I am referring to Chet’s comment. I am having the same experience with my wife horrified by yhe LCHF diet. The Doctors i India have more faith in basic Lipid Profile, and not sub- Lipiprotein testin. T have only slightly higher LDL-C, But sub fraction testing very safe,This is because of = I would refer readers to this 1. Advanced Lipoprotein Testing and Subfractionation Are Not (Yet) Ready for Routine Clinical Use – by which I fall into the 3% who may require re classification TO LOWER RISK for Choletorol. THIS AFTER 5 months on LCHF. My Doctor is worried. LDL-C has incresed from earlier.
    If I am not intruding on Chets privacy, may I ask what were the Lipid Profile figures before and after the diet change, AND his Doctors reaction
    On the subject of Saturated Fats and even LCHF diet -see this – Fats and Cholesterol Out with the Bad, In with the Good The Nutrition Source Harvard School of Public Health. There is already support, but it still worries Doctors, who do not want to cross AHA guidelines. Any feedback on these comments
    Vepa A Murari

  • 14 vepa A Murari // Jul 2, 2014 at 12:54 am

    Dear David,
    After seeing old Tech comment, who is a newly diagnosed diabetic, has not specifieddetails, how he normalised, I am not so lucky with my wife. About adopting low carb. She is happy as she is. Thinks it is all fad.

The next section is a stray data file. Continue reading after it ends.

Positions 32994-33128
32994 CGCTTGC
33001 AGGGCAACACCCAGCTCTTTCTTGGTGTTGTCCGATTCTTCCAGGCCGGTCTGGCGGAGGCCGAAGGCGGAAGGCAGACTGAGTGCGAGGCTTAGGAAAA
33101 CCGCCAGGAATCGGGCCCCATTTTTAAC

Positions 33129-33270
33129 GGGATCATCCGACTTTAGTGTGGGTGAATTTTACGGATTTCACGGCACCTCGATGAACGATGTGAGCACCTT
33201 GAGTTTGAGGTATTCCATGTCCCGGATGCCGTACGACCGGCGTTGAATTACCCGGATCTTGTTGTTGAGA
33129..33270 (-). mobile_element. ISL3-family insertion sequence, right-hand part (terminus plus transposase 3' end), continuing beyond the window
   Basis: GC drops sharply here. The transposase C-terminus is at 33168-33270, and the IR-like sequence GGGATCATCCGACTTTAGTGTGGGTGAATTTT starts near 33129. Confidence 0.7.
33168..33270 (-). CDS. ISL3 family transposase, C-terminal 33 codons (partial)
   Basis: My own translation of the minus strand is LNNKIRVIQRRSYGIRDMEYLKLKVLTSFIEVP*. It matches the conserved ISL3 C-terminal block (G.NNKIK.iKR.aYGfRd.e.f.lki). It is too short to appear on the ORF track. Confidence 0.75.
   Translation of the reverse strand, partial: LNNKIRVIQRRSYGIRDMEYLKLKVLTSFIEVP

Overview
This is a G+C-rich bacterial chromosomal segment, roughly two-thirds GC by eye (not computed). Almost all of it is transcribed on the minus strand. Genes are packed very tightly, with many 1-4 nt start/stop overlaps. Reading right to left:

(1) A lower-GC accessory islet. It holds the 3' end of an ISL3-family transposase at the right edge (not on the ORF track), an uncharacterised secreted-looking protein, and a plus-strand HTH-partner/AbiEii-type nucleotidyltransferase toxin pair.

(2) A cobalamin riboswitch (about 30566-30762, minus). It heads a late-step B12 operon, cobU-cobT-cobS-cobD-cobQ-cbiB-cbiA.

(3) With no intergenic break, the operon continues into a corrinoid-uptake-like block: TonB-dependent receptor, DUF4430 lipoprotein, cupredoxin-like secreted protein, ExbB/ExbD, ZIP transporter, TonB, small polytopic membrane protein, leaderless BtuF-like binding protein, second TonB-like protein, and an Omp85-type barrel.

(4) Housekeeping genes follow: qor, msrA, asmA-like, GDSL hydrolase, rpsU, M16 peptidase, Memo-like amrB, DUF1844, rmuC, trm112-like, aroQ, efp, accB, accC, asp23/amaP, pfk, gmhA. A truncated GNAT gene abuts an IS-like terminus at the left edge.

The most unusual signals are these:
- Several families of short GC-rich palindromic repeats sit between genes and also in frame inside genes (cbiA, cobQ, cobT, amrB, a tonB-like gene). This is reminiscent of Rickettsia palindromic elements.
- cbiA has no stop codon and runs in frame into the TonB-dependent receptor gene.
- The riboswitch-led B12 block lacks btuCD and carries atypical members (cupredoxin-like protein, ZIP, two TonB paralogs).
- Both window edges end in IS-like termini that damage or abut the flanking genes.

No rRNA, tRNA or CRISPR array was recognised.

Anyway Indian cooking is very difficult to change to low carb.. It is usually 190gms carb minimum / day.snd very difficult for Vegetarians, to attempt LC HF without adding one egg minm /day. First horrified no/no from Doctor I have explained in other blogs.
    Now I have managed a 1000 Cal for last 6 months LCHF KEEPING LC at 34% and below (as I see from my Diet Diary Analysis.). That is say 330 Cals or 82 gms against 60 gms calculated from GL the main items.(With Indian items a 1000 Cal / day can also be 190 gms carb.)

    Now my weight is stabilised (In all the comments above there have not been too many comments about wtloss – seems more a relief at being able to take saturated fats without guilt or feeling unsafe), I am trying to increase the fat intake from 60/70 gms/day. Without digestive distress. A Vegetarian(at my age, especially) unlike a non-vegetarian, his Bile function is not accustomed to handle such volumes of fat. And energise involved (known as TEF).

    I am also checking if the Carb Diverting Diab Medication I find so convenient for sugar has any role in causing difficulties. Because most Saturated and other other fat, are digested in the Intestines, EXCEPT COCONUT AND possibly PALM OIL..